The Golden State Warriors have to be happy with their win in Game 1 of the Western Conference Finals.
On the road, they won by double digits playing the game the Houston Rockets wanted to play. But a series is long, and the Warriors will need to adjust to whatever the Rockets change in order to come out on top. I think the Warriors still have quite a few more cards to play.
Trust in Looney: Looney looked silly guarding James Harden and Chris Paul in isolation a few times in Game 1, but he accomplished his job well. He allowed only 12 points to them on 18 isolation possessions, which is incredible. He looks gawky and slow, but his length and discipline are truly remarkable. He’s pretty good!
Let them iso: the Rockets’ offense was spectacular in isolation in Game 1.
The Rockets offense was far more effective when James Harden or Chris Paul was in isolation.— ESPN Stats & Info (@ESPNStatsInfo) May 15, 2018
Here's a breakdown: pic.twitter.com/K2fpuqY3nB
The isolation plays are effective, but they are horribly tiring for Harden and they surely impact his defensive focus. Furthermore, the stagnant offense can’t create much more for others to get involved. There’s just not much of a possibility for an isolation-heavy offense to be better than it was in Game 1.
Beware of off-ball movement: The Rockets were content to let Harden isolate on mismatches as the shot clock winded down, with little movement elsewhere. Don’t expect that to remain the same: Houston will surely try to incorporate more cuts and off-ball screens to distract the defense and get some open threes and layups. The Warriors have to be ready for Houston’s mixups.
Occasionally, trap the ballhandler: The Warriors switched almost every pick and roll in Game 1. They don’t have to: the Warriors can opt to take the ball out of Paul or Harden’s hands and force the Rockets’ role players to make a play. I just don’t expect Clint Capela, Gerald Green, or Luc Mbah a Moute to always make the right offensive decision. The Warriors have enough defensive talent to manage the 4-on-3 with their rim protection and length in the passing lanes. Jeff Siegel explains this strategy in depth here.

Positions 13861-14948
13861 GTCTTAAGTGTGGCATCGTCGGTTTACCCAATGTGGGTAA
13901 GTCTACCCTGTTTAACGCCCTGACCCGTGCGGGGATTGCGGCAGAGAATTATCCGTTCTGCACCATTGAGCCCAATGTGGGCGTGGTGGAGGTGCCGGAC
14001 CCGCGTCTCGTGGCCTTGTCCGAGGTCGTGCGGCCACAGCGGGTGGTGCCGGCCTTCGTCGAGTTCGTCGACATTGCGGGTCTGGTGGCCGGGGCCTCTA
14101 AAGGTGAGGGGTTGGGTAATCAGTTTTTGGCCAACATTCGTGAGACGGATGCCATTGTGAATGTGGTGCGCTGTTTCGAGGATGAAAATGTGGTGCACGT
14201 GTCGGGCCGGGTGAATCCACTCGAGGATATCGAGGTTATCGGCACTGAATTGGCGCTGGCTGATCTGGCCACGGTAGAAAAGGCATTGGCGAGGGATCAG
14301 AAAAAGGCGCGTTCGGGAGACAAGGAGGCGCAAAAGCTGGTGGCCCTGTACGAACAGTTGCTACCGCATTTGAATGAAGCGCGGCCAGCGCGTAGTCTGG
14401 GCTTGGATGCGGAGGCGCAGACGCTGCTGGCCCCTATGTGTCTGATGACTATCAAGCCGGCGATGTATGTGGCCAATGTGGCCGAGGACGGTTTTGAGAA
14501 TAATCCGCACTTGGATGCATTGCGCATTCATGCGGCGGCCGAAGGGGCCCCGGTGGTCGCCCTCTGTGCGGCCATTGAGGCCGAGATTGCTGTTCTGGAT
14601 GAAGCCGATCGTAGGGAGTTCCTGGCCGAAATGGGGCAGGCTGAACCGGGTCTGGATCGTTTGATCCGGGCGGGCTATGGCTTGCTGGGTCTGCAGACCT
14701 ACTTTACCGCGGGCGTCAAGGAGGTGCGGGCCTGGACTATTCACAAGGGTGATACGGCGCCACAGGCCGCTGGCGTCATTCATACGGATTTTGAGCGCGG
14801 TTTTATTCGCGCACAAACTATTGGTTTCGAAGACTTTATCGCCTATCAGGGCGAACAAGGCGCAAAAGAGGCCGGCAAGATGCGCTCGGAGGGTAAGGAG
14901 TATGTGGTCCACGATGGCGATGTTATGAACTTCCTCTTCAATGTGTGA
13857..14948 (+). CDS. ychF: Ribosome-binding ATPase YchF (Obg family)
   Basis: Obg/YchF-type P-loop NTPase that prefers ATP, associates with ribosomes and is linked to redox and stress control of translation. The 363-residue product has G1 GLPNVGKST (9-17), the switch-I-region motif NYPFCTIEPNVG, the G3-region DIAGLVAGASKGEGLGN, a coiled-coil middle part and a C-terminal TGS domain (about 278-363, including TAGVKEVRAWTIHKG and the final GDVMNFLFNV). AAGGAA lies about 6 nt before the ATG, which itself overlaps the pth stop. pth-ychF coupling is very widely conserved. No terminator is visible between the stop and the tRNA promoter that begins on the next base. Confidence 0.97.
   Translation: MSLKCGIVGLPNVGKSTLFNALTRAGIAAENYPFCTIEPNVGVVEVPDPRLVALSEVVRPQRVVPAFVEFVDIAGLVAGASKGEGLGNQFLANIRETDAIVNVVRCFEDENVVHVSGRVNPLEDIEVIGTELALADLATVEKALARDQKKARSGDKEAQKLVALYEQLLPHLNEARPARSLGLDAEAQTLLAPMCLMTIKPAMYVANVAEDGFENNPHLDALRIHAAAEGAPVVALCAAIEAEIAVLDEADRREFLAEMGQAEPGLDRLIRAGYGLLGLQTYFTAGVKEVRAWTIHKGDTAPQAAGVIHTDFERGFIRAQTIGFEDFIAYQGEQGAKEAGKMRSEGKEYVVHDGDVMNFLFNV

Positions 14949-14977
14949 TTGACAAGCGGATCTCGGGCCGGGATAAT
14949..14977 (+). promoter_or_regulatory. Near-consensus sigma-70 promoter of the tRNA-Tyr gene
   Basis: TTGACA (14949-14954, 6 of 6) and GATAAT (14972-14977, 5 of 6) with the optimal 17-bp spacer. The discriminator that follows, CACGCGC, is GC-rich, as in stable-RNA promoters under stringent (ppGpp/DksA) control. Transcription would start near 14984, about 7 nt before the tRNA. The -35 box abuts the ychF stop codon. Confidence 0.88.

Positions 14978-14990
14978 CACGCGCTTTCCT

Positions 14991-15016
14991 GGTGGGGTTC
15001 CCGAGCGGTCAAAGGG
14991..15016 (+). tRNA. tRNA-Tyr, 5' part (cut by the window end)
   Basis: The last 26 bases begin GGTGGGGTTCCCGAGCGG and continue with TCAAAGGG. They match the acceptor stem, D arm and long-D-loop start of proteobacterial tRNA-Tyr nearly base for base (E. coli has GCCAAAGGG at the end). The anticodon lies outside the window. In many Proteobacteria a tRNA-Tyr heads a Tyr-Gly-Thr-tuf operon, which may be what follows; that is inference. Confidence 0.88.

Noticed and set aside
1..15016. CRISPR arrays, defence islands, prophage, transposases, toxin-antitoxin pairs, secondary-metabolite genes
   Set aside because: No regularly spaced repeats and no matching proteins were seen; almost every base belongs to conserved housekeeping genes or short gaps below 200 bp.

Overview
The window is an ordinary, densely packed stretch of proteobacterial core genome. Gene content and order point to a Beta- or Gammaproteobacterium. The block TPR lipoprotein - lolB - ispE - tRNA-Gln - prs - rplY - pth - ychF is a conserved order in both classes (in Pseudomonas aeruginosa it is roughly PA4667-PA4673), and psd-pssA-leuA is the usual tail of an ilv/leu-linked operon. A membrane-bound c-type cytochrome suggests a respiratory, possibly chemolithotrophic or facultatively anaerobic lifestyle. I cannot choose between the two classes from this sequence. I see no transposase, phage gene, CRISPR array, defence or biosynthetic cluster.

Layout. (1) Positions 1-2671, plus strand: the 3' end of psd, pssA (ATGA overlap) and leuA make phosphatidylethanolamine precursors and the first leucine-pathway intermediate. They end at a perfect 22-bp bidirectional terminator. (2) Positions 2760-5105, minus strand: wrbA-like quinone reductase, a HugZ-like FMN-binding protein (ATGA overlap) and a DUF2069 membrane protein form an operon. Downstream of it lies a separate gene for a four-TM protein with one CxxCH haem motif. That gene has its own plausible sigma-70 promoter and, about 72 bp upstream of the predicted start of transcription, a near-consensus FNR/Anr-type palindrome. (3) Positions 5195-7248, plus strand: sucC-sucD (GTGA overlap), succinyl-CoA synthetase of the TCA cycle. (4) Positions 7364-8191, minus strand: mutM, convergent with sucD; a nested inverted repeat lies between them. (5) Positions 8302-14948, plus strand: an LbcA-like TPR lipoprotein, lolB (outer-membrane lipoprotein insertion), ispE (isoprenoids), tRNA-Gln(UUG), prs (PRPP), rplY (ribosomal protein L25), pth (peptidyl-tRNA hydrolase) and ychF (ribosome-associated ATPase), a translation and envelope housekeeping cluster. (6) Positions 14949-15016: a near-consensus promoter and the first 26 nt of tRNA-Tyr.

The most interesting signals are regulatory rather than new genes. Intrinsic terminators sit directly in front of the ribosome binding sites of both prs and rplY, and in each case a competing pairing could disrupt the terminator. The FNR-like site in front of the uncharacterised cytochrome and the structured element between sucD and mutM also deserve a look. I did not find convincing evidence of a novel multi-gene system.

Continue to force the role players to make plays with the ball: PJ Tucker, Luc Mbah a Moute, and Trevor Ariza were pretty useless with the ball in their hands. If you challenge the three pointer and force them to drive and either finish or pass, they will have trouble finishing in traffic and passing out of the collapsed defense.
Take Nick Young out if he’s targeted: Steve Kerr got fifteen minutes out of Nick Young in Game 1, and he hit three big threes. He usually gets punished on defense, but the Rockets opted not to isolate on him or use off-ball movement to expose his lack of awareness. Once the Rockets get the best of him a few times, Steve Kerr should pull him.
Trust in the stars: There are fewer adjustments to make on this end because the Warriors’ stars can just flat-out score against this Rockets team. Kevin Durant probably won’t hit as many isolation jump shots, and Klay Thompson probably won’t get as many open threes, but they are playing exactly the type of game they want to play. Stephen Curry had some rough outside shots, but he could get to the rim at will. Speaking of that...
TARGET JAMES HARDEN: It might be tempting to isolate against Clint Capela, the biggest man on the floor, but he’s incredibly adept at switching onto smaller players on the perimeter. Stephen Curry and Kevin Durant should spend most of their time on offense forcing Harden to defend. Given his considerable offensive load, Harden can tire out quickly, and his already weak defensive effort can be exploited repeatedly. Stephen Curry drove around him with ease all game.
Don’t fall in love with the Kevin Durant isolation jumpers: They worked in Game 1, but sometimes the midrange jumpers don’t fall. If they stop connecting, don’t force it.
Run some Steph/KD pick and rolls: The Warriors didn’t run a single Steph/KD pick and roll, their most devastating offensive weapon, in Game 1. Although Houston will definitely switch it, it’s still an instant way to capitalize on mistakes or at the very least, get a strong mismatch.
Steve Kerr did an awesome job in Game 1, trusting in his stars to make the right plays. I have confidence that he has more answers to the Rockets than the Rockets have to the Warriors.